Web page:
When it comes to your self-worth, do you seek value or validation?
There is a world of difference between the two and self-awareness is the key to understanding it.
Your sense of value comes from an internal understanding of your ability to align your core values with your actions and behaviours, set boundaries to protect your mental and emotional health, and identify your strengths, areas for improvement, skills, and capabilities. On the other hand, validation is an external process of seeking approval from others or agreement with what you say, believe, or do. While you control your ability to self-validate, recognize, and accept your sense of worth, you have no control over validation from others, and perhaps only minor influence over what they feel towards you.
In an age where over 3 billion people take to social media daily and are bombarded by stressors from increased global chaos, the ongoing pandemic, constant distraction from notifications and news 24/7, the mix is enough to create anxiety and low self-esteem and suck you into a rabbit hole of click-bait vanity metrics that provide little more than a short-lived dopamine rush that keeps you coming back for more.
Developing your emotional intelligence allows you to gain the clarity of self-awareness and improved confidence to better regulate your emotional energy and break the validation cycle to effectively reduce your social media consumption or take a break completely.
Here are some things to try to help you recognize your value.
Inventory your strengths
Increasing your self-awareness means you can gauge your strengths, knowledge, skills, and experience and more easily identify your weaknesses to have a better chance of knowing how to work around them and not let them define you.
Remain open and listen to what others are saying
When you hear positive feedback from others, no matter how brief or simple it might seem, take note. Write it down. Break the habit of downplaying, ignoring, or forgetting positive feedback that exemplifies your value. When people tell you you’re good at something, acknowledge it because it’s true. Feedback serves to reinforce positive change which increases your self-worth and helps you avoid the unquenchable thirst for constant validation.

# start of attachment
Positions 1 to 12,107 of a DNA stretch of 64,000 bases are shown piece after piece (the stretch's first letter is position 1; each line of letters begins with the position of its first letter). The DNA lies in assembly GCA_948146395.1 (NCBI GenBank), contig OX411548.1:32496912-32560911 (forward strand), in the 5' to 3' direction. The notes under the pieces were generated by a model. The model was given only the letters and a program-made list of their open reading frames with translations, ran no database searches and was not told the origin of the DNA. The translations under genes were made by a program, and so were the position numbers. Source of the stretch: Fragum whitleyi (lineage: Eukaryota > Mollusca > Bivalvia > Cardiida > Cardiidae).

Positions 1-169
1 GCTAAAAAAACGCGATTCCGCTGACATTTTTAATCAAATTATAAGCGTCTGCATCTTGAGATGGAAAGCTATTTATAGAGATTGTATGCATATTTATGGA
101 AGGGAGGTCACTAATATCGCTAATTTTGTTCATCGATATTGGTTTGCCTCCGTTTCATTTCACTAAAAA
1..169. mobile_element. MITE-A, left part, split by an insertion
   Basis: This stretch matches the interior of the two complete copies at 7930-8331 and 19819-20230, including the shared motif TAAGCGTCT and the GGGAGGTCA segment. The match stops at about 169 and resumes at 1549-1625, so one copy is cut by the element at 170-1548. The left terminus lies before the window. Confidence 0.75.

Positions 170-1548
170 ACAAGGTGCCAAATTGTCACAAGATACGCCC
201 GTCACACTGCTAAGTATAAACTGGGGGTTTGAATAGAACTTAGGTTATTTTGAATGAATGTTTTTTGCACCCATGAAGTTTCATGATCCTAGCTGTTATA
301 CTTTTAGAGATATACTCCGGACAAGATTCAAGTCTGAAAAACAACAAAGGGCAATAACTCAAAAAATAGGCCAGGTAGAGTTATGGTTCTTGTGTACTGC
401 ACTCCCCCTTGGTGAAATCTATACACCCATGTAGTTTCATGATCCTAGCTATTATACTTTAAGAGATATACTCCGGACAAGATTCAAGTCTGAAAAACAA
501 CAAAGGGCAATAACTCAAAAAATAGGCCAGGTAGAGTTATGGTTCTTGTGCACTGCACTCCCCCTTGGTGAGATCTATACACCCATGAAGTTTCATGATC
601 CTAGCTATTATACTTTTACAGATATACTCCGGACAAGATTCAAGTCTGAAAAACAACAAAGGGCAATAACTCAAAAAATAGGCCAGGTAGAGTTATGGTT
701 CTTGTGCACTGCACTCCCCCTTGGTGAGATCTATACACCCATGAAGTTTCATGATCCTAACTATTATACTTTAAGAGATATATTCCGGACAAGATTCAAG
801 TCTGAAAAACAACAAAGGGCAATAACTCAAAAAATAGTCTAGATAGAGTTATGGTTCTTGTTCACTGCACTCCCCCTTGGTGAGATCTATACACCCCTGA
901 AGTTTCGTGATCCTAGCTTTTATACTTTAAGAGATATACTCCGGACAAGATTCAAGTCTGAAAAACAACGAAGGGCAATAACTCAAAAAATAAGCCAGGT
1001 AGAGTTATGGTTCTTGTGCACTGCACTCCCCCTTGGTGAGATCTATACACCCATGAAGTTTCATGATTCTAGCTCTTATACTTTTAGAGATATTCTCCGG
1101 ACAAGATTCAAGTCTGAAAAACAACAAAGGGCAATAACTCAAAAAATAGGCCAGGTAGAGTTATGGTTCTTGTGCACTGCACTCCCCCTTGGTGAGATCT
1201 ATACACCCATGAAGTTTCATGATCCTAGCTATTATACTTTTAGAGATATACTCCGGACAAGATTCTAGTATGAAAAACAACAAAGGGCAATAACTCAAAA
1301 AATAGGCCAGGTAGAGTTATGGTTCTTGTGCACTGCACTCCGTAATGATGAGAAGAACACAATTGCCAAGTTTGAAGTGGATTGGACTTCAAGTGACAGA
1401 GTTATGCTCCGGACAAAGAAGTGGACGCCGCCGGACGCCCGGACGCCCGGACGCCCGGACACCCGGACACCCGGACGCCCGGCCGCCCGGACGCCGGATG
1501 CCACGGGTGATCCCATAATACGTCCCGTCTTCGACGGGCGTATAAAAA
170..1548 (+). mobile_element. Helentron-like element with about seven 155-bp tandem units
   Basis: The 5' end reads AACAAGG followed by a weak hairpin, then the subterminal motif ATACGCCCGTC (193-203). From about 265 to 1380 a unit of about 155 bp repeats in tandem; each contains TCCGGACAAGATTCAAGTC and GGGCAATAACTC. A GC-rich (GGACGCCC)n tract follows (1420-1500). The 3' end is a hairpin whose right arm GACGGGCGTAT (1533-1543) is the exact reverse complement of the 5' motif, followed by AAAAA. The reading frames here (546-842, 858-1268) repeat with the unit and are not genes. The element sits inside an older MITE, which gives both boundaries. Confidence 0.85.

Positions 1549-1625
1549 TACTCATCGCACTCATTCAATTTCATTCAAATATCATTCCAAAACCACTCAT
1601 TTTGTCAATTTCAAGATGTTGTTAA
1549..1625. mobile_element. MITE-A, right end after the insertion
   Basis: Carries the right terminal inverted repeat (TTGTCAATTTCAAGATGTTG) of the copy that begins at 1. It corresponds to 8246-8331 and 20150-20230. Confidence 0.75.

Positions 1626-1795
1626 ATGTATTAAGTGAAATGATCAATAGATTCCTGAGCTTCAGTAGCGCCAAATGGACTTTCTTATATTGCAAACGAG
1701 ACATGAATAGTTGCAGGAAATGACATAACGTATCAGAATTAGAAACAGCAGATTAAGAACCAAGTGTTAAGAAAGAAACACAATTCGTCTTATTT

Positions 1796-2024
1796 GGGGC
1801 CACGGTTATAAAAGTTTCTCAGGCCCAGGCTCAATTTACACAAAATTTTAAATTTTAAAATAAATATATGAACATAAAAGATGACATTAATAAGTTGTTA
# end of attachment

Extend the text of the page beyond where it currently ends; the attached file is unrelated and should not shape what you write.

Stop comparing yourself to others
Don’t measure your worth against others. There are always going to be people whose skills, experience and knowledge are at a higher level than yours, and by comparing yourself to them you may be undervaluing your worth. Expertise is relative. Just remember that skills, experience, and knowledge are all things that are accumulated and developed over time. The next time you feel the need to compare yourself with others, then compare yourself to the version of yourself of five (or ten) years past. Would you trade the expertise you have today for what you had yesterday?
Your interests count
Consider your interests outside of your professional network and how they contribute to your value. Maybe you’re a leader on a sports team, perhaps you enjoy cooking, or it could be that you’re a blooming photographer. These activities offer transferrable skills in their ways: leadership, critical skills, and creativity. If you can bring the skills you develop in your personal life to your profession, you’re immediately increasing your value.
Track your success
Just as you can track the positive feedback you receive, do the same for your successes. Not only does this help you see your value, but it lets you see the bigger picture more clearly. Knowing how your contributions play out makes a difference and helps you further recognize your value.
Bringing it all together
With increased self-awareness, you’ll learn to recognize your self-worth to become the CEO of your own life, identify what you control and what you don’t, gain a deeper understanding of what you can change within yourself, and how to better respond to external stimuli.